RIO GRANDE VALLEY, Texas (VallleyCentral) — A recently enacted law aims to shed light on money in politics. Local governments are now required to post campaign finance information online. The law applies to cities, counties, and special taxing districts.
Edinburg City Secretary Clarice Balderas said this is something the city had been doing already.
“I believe some cities are just beginning to upload their campaign finance reports to their website, but the city of Edinburg has been doing this for quite a while,” Balderas said.
Balderas said Edinburg tries to provide the public with as much information as possible. She said the city has campaign finance reports on its website dating back to 2019. Balderas added that Edinburg got a lot of requests for this kind of information.
“That is why we have them on the website. It just made the process easier. It’s already available to the public, they don’t have to make the request,” Balderas said.
House Bill 2626 was signed into law by Governor Greg Abbott in June and took effect Sept. 1. The bill was introduced by State Representative Carl Tepper, a Republican from Lubbock. Representative Tepper said he was able to find information about state and national candidates, but when it came to local races, he had trouble finding the same reports.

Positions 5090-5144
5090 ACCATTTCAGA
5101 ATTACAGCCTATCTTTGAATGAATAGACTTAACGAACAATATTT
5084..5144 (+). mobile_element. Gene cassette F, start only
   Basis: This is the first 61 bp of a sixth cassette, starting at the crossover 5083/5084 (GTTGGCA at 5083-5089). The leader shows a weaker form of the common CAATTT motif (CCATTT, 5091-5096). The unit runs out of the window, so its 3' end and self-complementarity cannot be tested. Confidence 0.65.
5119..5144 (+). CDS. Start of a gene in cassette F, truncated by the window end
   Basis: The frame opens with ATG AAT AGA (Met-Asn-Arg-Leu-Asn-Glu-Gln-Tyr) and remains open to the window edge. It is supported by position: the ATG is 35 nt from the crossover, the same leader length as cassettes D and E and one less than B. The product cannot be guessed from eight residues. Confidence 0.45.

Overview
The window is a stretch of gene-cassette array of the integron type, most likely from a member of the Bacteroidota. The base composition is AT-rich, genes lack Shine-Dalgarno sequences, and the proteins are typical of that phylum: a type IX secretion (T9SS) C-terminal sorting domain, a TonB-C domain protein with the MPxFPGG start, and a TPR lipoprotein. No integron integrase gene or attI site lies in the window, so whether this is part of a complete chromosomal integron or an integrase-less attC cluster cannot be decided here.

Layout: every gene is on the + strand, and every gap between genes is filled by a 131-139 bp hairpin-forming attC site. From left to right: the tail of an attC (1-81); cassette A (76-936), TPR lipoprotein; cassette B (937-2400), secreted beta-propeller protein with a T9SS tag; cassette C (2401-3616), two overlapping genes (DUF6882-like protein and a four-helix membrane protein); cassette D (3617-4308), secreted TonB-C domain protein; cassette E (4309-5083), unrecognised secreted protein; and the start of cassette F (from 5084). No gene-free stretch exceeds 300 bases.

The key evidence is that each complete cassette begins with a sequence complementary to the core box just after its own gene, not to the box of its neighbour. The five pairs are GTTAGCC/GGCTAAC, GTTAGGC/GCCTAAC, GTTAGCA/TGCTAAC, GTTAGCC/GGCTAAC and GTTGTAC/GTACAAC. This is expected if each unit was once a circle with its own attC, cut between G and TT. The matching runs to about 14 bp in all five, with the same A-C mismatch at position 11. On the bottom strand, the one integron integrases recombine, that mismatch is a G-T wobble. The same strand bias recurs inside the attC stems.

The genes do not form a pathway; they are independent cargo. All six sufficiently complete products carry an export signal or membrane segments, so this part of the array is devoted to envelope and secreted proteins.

“I found it frustrating that I was not able to find the campaign finance reports of local officials on the web,” Tepper said.
The information has to be posted within 10 days of being received and must stay online for five years. If an organization wasn’t already posting these reports online before the new law, members of the public would have to make an appointment to see them in person.
Alamo City Secretary Vanessa Treviño said there’s an established procedure for looking at the documents.
“We’ll show them to them. They can ask, ‘I want a certain specific candidate.’ They’re able to view them at that point. The public has access to it, and it is stressed to them from the very beginning, that anybody can come in and ask for it at any time, and it’s regularly available for them.”
Treviño said her office scans and uploads the finance reports to the city’s website the day after they’re received. She said any amendments or corrections to the documents are also uploaded.
La Joya City Secretary Leo Olivares said he believes a healthy democracy starts with an informed public. Olivares said, “Great tool for the public. Learn about the candidates. Who’s behind them? Who’s contributing? What they’re spending on. It’s available right there. So take advantage. Anywhere, any city.”
Officials with La Joya, Alamo, and Edinburg said their cities are in compliance with the new law. The Texas Ethics Commission has sent out a memo to all affected entities, notifying them of the new requirements.